So, we’ve found a way to get something through a negotiated agreement that we could not achieve in any other forum: an agreed termination date for four of the major oil rigs drilling off our shores. Currently these platforms operate without any end date, and can continue drilling for several more decades.

oil_platform

Under the agreement, three of the platforms would be shut down in nine years. The fourth platform would follow five years later. All related onshore processing facilities would be removed. In addition, hundreds of acres of onshore oil wells would be shut down.   And as a further bonus, the agreement requires PXP to reduce and offset all of its greenhouse gas emissions and provide approximately 4,000 acres of land to the public for permanent conservation. No new construction or facilities would be permitted.

This agreement is a total win-win for the environment. It will not only put an end to existing drilling operations, but will also provide the greatest protection against new federal leasing in California. The four platforms that will be shut down pose the biggest threat for new leasing along our coast because they can be used to access known reserves and are supported by existing infrastructure, making new drilling both attractive and economically profitable. Shutting down these platforms and removing the onshore facilities assures that they are not available for future oil leasing and development.

The signal this agreement will send is that California is serious about getting rid of offshore oil and willing to go the extra mile to make it happen. That’s why this agreement is endorsed by 20 major environmental groups in Santa Barbara County as well as our pro-environment County Supervisors, City Council members and Congresswoman Lois Capps.

The claim that such an agreement is not enforceable is misguided and wrong. While the Feds (through the Minerals Management Service, known as MMS) can fine a company for failing to continue production when there is still “profitable” oil in the ground (and thus royalties available to the government), a contract to end drilling (guaranteed under this agreement) is an enforceable contract.

It is not often that we have an opportunity to be creative and progressive in dealing with such a pressing issue facing the people of California. Rhetoric that suggests that we who support this agreement are somehow in favor of oil development is cynical and untrue, and does nothing to address the real issue of continued drilling off our shores.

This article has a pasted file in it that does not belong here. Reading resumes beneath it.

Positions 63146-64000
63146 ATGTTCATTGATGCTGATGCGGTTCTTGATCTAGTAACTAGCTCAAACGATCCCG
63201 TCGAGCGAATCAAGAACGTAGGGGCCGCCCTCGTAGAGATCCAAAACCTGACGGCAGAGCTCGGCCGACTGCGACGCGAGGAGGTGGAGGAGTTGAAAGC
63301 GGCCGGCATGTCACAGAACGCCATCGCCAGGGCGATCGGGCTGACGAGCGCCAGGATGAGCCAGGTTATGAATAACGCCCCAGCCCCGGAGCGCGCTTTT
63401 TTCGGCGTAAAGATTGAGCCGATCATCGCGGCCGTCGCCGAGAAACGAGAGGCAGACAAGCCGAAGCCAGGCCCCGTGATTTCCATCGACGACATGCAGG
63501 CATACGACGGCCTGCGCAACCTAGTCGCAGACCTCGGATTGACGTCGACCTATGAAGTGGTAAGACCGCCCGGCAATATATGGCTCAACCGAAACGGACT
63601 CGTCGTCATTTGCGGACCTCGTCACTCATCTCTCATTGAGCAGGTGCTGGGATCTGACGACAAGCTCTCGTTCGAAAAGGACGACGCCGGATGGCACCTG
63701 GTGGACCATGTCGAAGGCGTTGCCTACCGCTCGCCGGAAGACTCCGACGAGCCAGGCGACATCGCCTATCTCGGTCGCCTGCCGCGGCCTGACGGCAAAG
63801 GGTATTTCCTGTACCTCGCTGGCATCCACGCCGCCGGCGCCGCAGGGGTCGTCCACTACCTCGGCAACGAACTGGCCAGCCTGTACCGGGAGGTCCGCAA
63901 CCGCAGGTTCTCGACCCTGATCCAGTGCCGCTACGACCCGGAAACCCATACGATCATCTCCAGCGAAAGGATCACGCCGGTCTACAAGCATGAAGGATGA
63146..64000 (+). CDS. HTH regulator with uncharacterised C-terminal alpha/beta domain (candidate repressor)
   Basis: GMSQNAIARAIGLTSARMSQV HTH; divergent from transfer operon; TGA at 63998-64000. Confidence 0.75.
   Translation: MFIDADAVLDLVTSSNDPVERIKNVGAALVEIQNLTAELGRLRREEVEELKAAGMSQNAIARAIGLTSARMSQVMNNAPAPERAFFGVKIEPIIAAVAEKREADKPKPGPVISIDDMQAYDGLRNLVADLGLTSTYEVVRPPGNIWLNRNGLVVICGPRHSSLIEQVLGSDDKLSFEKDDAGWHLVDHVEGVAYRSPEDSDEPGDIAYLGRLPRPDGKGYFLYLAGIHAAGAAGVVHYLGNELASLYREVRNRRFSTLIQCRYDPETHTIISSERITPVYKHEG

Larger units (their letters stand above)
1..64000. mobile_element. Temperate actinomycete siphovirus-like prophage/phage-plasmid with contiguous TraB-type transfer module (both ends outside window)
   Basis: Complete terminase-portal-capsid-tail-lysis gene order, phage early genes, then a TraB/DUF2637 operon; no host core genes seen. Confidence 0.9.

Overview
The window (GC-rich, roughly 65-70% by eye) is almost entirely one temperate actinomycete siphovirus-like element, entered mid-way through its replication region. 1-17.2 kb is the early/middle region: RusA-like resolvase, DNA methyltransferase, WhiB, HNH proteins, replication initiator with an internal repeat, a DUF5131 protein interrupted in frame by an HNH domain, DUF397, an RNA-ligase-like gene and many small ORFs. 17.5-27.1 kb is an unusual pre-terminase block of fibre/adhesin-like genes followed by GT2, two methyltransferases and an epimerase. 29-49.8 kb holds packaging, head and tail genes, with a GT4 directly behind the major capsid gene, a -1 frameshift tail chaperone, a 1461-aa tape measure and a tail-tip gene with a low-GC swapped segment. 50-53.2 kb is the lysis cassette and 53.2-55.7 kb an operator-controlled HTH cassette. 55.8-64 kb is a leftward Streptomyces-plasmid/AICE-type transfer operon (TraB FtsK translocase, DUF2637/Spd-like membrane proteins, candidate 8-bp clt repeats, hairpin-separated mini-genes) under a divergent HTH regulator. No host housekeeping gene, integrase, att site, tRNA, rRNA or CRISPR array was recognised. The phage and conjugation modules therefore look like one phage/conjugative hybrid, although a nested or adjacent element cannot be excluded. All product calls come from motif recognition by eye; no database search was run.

goo_logo_3This agreement is an example of what we can do when people work together in an innovative way. While we on the environmental protection side have been able to win most of our battles, this approach gives us a way to end the war.

This is not an either-or situation to be pursued at the exclusion of additional approaches. An oil extraction tax, for example, is one way to help solve California’s budget woes, but it will do nothing to end offshore oil production. We need to have a variety of approaches to addressing our economic needs while protecting our environment. The proposal for an oil extraction tax can, and should, go hand in hand with a plan to stop oil drilling offshore.

We look forward to the opportunity to explain the benefits of this unique proposal, and address any concerns, should this matter be reconsidered by the State Lands Commission.

Linda Krop is Chief  Counsel of the Environmental Defense Center, a public interest law firm.  The EDC has led the fight against off-shore oil drilling for over 30 years. For more information about the Tranquillon Ridge plan,  you may visit the EDC website at www.EDCnet.org.